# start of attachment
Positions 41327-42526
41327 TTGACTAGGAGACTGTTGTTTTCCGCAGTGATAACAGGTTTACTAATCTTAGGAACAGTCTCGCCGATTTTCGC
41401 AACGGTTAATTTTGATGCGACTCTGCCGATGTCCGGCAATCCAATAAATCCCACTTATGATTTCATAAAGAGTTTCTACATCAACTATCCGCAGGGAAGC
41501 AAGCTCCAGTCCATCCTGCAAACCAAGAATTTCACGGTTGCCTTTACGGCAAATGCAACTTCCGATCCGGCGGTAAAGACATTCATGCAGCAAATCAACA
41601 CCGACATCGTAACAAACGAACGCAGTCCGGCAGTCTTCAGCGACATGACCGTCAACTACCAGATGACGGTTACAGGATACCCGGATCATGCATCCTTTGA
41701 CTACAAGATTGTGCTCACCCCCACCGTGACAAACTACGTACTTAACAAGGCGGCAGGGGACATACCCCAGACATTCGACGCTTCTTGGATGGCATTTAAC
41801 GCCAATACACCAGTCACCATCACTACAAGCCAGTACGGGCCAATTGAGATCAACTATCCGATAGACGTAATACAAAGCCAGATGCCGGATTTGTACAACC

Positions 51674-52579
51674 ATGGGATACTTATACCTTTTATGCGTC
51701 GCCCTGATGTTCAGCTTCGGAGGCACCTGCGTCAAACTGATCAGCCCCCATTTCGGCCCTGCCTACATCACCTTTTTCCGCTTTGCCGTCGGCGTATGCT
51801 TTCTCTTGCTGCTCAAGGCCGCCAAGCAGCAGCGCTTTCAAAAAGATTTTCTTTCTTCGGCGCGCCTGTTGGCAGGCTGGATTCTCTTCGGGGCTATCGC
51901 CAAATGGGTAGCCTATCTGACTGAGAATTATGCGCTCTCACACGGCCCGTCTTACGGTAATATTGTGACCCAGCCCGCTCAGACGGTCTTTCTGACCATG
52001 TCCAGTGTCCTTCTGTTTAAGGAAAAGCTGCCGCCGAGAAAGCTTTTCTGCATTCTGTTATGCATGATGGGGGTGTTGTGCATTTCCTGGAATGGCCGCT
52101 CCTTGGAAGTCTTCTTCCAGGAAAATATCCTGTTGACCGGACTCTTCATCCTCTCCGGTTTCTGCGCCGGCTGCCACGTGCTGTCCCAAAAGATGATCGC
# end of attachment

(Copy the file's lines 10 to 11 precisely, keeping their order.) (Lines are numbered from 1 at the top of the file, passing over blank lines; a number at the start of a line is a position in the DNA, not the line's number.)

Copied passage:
51701 GCCCTGATGTTCAGCTTCGGAGGCACCTGCGTCAAACTGATCAGCCCCCATTTCGGCCCTGCCTACATCACCTTTTTCCGCTTTGCCGTCGGCGTATGCT
51801 TTCTCTTGCTGCTCAAGGCCGCCAAGCAGCAGCGCTTTCAAAAAGATTTTCTTTCTTCGGCGCGCCTGTTGGCAGGCTGGATTCTCTTCGGGGCTATCGC